As 2022 now opens up, we can measure the fallout from COVID and Omnicom with some shops reporting a booming 12 months while others, such as those in the panel industry, have shut their doors.
In some rural communities, the lack of transient consumers means a lack of break down services, which to some is their bread and butter.
But as the general rule of thumb goes, we have been well looked after in the automotive industry, there is always however, more work that now needs to be done. We may report that some shops have had buoyant time but, in the past, that would equal growth and expenditure in the shop. The shop may buy the new balancer that they have always wanted, invest in new apprentices, or invest in a new hoist. But we are not seeing that as much as we would like. Now is the time to invest that added income in that piece of equipment, staff or training you’ve always wanted. It is also not the time to be complacent and think that this wave of work will be there forever. Consumer confidence is not quite as strong as what Governments would like to see and there is already talk of breaking promises and lifting interest rates within these next 12 months.
We need to go back to basics and ensure every job is as good as we can make it and impress our customer, thus retain them. By way of example, the IAME does a lot of audits on independent shops Iand some franchise groups. Silly little things such as wiper rubbers not cleaning screens effectively, tyre pressures left unchecked after a service and windscreen washers ill-aimed and no detergent. In the modern day car, these are the basics that a consumer judges a service quality on… yet, these are items that we find not attended to on some audits.
A consumer also likes to feel that they know you, the repairer. It’s therefore a good little trick when reporting what was done to the consumer’s car to actually use the mechanics name who worked on the motor vehicle within your storyline (debrief of service). People like to know that Bill or Jenny worked on their car, and this is their report to you. The consumer gets more buy-on and in fact, we have seen it where a consumer will return and enquire whether the service technician which was named before was still an employee and asks if he or she could work on their car as they did such a good job last time. A very cheap retention tool in just using the technicians name.
Another way of retaining consumer confidence in your business is to offer alternatives when jobs are required, for example, on a brake realignment, price up a standard realign and then enquire as to whether they are towing or driving at speed and offer a higher quality brake pad to suit their particular driving style. This again instills confidence that you have thought about the best alternative when it comes to offering advice on their service.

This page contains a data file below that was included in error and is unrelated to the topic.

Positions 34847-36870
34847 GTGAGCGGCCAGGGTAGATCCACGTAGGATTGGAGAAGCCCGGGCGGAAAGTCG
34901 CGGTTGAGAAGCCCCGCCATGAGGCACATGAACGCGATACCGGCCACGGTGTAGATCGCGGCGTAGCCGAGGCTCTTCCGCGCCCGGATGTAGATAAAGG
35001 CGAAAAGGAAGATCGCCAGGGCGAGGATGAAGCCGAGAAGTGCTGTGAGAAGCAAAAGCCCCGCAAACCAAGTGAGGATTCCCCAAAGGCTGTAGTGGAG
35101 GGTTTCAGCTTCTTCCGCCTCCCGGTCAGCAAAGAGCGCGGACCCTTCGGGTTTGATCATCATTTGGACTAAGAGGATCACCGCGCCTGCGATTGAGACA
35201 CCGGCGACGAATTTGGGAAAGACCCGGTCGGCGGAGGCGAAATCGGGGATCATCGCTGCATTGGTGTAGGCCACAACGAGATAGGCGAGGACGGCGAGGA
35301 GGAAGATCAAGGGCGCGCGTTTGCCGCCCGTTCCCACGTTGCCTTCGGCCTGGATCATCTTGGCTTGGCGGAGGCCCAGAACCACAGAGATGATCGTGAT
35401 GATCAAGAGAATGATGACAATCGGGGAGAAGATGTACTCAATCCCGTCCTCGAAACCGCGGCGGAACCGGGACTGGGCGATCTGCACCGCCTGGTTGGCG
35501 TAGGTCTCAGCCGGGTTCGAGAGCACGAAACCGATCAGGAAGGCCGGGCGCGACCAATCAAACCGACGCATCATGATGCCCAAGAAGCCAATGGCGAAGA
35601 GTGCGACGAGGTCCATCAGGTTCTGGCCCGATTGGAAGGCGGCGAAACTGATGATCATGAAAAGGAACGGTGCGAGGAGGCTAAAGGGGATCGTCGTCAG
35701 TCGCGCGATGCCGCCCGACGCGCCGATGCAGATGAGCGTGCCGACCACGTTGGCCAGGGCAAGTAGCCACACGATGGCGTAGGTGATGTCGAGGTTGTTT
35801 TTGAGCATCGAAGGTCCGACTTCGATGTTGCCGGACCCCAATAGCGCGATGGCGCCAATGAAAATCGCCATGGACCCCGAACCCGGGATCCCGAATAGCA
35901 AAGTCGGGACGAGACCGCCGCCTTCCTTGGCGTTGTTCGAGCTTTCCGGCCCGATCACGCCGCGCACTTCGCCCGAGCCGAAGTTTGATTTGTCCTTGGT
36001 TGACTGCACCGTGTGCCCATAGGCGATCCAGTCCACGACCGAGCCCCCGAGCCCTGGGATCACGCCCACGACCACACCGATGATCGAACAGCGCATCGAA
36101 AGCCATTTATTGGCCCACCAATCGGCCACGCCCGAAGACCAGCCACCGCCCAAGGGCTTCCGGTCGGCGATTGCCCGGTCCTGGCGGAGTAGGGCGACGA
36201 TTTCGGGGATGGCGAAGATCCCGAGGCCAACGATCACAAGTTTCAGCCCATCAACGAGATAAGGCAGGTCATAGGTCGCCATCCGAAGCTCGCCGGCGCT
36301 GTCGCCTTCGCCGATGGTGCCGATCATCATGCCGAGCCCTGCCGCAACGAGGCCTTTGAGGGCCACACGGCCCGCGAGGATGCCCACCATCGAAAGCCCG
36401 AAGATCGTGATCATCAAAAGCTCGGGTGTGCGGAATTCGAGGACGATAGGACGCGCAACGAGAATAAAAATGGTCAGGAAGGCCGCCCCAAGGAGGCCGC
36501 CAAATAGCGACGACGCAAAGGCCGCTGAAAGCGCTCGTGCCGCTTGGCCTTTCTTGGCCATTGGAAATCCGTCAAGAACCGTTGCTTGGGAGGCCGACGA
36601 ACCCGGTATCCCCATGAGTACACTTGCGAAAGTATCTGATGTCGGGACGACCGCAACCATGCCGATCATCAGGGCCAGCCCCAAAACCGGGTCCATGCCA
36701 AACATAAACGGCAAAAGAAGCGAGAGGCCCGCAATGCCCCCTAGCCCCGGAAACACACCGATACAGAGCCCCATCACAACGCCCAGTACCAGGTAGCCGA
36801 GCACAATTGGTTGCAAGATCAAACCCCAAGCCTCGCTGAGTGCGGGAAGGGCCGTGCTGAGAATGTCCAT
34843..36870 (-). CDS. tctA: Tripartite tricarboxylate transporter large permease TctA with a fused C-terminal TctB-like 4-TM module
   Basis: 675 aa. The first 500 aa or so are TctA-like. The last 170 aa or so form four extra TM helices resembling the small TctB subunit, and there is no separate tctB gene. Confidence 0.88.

Tyre stores have perfected this for many years offering consumers many choices each with a different attribute of performance. We refer to the retention of the consumer here but in times, when we are on short supply of technicians, panel beaters or spray painters, it is good to offer them confidence in the way you run your business. Consumers as well as staff are all concerned about COVID and its variance. As a business owner, you need to be instilling in your staff, best practices not only for them but also for your customer.
I visited two shops this week where masks were not worn, hand sanitizer not used and no display to the consumer could be seen describing how these shops promote best practice for COVID reduction. Consumers want to know that you understand what is required and a blaze nature does not translate to tough and strong but more to ignorant and uncaring. When a consumer enters your shops, just like a staff member, they all want a safe working environment.
In the last edition I was concerned that Australia was going to have a problem with the supply of ad-blue due to a world shortage of urea. Thankfully, our Australian manufacturer ramped up production and a horrible shortage did not eventuate as predicted by so many. What we are seeing however, is phenomenally high fuel and diesel prices. This high cycle plays into the hands of the OEM that is bringing the next generation of cars into the country as hybrids or pure EVs. As I warned in previous editions, do not be negative towards this as the evolution is going to come and come quite quickly especially as fuel prices hit $2.10 a liter.
To be worried about charging stations for your EV, each state government is putting hundreds of millions of dollars on the table by way of government grants to build and operate a fast-charging station which is supplied by totally renewable electricity. For example, New South Wales is trying to achieve a charging stations every 100km on rural roads and every 5km within major cities.
To the technician that has advised their clients not to buy EVs because of charging ports, it should now be the least of a consumers’ concern. To this, many governments are offering further advantages of making their next vehicle EV by way of the abolishment of stamp duty, thousands of dollars’ worth of rebates and bonuses and in the state of New South Wales, the use of single occupancy transit lanes.
With EVs and hybrids growing, so is our industry super fund which is now known as Spirit Super. I encourage all those in the motor trade to connect with Spirit Super to ensure your future is catered for with the latest investment skills and advice.